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February 19, 2011


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Great points sir -- I tried to point people over to the NEA site @ Kevin's blog, but granted, I didn't know too much as to how it operates. Thanks for that quick run-down.


I'm wondering where you got the numbers for San Francisco -- I used them to calculate the average salary for a full-time arts employee in S.F., and came up with an improbable result. $548 million in income divided by 27,837 employees = an average salary of $19,686 a year, or $9.46 an hour. Minimum wage in San Francisco is $9.92 an hour. I know arts jobs don't pay well, but this seems hard to believe!

Karl Miller

I think you can make a compelling pro-NEA argument, sans ephemera, by pointing out how the arts impact infrastructure. Artists are society's scavengers, they aerate the soil for urban renewal. They take risks, sometimes foolish, sometimes speculative, but their risk-taking leads them to the nasty parts of town where their efforts to survive and beautify their surroundings yield immense benefits (economic and intangible) for everyone. In DC, we point to 14th street NW and H Street NE.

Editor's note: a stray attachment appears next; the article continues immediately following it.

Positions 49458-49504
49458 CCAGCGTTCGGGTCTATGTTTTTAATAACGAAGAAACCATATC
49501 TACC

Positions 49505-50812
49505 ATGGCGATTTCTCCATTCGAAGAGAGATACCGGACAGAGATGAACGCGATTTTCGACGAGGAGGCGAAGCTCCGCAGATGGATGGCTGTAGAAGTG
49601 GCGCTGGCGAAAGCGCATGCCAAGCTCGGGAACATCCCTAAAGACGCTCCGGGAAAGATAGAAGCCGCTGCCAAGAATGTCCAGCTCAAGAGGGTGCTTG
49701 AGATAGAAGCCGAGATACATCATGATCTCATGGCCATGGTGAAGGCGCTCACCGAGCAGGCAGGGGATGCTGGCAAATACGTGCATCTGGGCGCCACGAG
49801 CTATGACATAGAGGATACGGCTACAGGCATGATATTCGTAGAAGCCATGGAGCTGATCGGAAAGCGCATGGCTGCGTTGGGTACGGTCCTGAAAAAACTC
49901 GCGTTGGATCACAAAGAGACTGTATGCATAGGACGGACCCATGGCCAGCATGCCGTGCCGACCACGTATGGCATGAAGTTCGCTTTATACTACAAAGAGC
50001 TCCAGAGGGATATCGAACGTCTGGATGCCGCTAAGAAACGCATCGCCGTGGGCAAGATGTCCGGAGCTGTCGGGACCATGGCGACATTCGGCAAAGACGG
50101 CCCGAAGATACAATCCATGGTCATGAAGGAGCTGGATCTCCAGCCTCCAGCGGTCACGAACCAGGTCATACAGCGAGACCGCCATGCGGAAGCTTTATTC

Just as a dollar of government spending yields more economic activity than a dollar of tax-cuts, so does a dollar of arts subsidy yield more economic activity than a dollar of, say, ethanol subsidy. I know this is a colder, utilitarian way to look at it, but if these are the terms demanded by the opposition and potential allies ...

At the end of the day, when someone writes a letter to their congressperson protesting the NEA, they've spent their share of the NEA budget on the stamp they used to mail their rant. It's that pathetically low.

Oh, and if someone wants an example of a masterwork birthed by NEA $, they needn't look further than Angels in America, bitches.

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